Although the present disclosure describes components and functions implemented in the embodiments with reference to particular standards and protocols, the disclosure is not limited to such standards and protocols. Other similar standards and protocols not mentioned herein are in existence and are considered to be included in the present disclosure. Moreover, the standards and protocols mentioned herein and other similar standards and protocols not mentioned herein are periodically superseded by faster or more effective equivalents having essentially the same functions. Such replacement standards and protocols having the same functions are considered equivalents included in the present disclosure.
The present disclosure, in various embodiments, configurations, and aspects, includes components, methods, processes, systems and/or apparatus substantially as depicted and described herein, including various embodiments, subcombinations, and subsets thereof. Those of skill in the art will understand how to make and use the systems and methods disclosed herein after understanding the present disclosure. The present disclosure, in various embodiments, configurations, and aspects, includes providing devices and processes in the absence of items not depicted and/or described herein or in various embodiments, configurations, or aspects hereof, including in the absence of such items as may have been used in previous devices or processes, e.g., for improving performance, achieving ease and\or reducing cost of implementation.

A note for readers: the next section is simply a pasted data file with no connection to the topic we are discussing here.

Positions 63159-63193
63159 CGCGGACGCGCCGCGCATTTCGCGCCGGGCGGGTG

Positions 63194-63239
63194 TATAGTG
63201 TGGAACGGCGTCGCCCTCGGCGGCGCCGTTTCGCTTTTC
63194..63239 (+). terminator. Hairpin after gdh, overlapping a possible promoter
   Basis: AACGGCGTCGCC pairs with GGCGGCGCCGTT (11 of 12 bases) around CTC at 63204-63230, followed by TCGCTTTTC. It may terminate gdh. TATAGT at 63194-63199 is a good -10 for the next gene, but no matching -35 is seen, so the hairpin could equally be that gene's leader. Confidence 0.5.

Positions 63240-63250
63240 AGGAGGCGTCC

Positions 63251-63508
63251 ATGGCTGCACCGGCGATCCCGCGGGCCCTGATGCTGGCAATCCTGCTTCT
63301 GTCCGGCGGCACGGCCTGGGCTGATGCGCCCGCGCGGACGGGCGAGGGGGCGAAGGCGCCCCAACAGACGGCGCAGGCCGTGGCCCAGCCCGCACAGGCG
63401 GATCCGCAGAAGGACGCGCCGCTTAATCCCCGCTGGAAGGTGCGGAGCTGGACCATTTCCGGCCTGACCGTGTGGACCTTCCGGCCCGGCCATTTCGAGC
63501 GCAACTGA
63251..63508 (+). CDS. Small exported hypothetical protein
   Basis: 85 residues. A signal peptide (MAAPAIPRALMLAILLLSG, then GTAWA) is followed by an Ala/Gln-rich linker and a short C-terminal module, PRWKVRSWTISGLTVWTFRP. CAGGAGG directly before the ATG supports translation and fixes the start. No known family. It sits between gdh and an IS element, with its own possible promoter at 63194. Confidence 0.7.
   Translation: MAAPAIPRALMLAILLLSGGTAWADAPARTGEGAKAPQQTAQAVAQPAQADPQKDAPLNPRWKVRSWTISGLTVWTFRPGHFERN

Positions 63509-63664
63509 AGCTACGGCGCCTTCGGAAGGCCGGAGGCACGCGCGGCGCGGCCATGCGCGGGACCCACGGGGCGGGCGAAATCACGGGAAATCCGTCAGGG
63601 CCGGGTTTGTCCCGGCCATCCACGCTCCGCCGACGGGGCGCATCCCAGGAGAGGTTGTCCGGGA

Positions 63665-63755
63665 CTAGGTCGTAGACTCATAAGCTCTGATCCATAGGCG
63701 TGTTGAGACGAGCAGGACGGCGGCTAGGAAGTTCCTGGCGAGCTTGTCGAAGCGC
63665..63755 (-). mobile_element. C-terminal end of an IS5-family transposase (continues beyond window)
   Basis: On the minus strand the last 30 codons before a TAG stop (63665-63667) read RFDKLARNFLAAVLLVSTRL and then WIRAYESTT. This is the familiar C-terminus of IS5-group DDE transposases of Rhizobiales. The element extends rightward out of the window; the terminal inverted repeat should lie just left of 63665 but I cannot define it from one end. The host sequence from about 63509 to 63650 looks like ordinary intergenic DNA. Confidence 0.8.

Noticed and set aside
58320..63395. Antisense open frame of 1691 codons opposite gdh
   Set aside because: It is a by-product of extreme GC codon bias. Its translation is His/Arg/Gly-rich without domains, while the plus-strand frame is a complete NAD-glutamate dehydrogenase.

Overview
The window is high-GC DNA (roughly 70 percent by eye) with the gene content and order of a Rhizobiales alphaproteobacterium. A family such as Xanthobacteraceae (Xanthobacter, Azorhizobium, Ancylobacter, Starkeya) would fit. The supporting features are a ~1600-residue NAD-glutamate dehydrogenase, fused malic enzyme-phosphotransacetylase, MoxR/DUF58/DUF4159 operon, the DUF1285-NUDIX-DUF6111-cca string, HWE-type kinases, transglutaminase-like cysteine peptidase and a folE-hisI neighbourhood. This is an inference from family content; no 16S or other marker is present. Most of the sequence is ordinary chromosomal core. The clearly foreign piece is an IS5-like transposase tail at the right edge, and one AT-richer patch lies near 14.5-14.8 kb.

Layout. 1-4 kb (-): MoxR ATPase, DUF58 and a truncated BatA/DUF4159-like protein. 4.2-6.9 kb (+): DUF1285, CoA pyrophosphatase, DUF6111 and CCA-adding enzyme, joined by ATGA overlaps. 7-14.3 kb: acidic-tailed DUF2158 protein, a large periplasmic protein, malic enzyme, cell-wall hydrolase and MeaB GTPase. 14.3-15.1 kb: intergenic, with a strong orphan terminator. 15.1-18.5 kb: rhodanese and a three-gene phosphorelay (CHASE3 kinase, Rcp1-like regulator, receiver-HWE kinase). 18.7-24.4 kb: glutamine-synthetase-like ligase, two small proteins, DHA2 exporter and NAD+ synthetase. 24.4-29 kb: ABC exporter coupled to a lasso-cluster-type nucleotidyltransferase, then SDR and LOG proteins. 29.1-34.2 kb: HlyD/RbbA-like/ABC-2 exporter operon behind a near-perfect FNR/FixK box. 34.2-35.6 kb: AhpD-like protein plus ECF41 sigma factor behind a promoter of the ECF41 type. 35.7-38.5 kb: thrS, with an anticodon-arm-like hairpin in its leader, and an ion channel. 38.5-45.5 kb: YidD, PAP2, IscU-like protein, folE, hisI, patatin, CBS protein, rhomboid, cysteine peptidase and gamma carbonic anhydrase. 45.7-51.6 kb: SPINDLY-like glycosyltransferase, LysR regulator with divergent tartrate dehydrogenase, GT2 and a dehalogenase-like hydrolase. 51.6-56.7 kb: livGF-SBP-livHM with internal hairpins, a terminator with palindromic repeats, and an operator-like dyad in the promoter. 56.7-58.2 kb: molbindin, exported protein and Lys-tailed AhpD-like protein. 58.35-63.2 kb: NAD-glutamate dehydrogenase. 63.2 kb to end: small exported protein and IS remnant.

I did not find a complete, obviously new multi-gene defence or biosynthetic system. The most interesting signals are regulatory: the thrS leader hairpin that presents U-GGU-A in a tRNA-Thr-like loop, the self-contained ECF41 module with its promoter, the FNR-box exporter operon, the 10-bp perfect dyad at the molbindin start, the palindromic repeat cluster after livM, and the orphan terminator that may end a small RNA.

The foregoing discussion of the disclosure has been presented for purposes of illustration and description. The foregoing is not intended to limit the disclosure to the form or forms disclosed herein. In the foregoing Detailed Description for example, various features of the disclosure are grouped together in one or more embodiments, configurations, or aspects for the purpose of streamlining the disclosure. The features of the embodiments, configurations, or aspects of the disclosure may be combined in alternate embodiments, configurations, or aspects other than those discussed above. This method of disclosure is not to be interpreted as reflecting an intention that the claimed disclosure requires more features than are expressly recited in each claim. Rather, as the following claims reflect, inventive aspects lie in less than all features of a single foregoing disclosed embodiment, configuration, or aspect. Thus, the following claims are hereby incorporated into this Detailed Description, with each claim standing on its own as a separate preferred embodiment of the disclosure.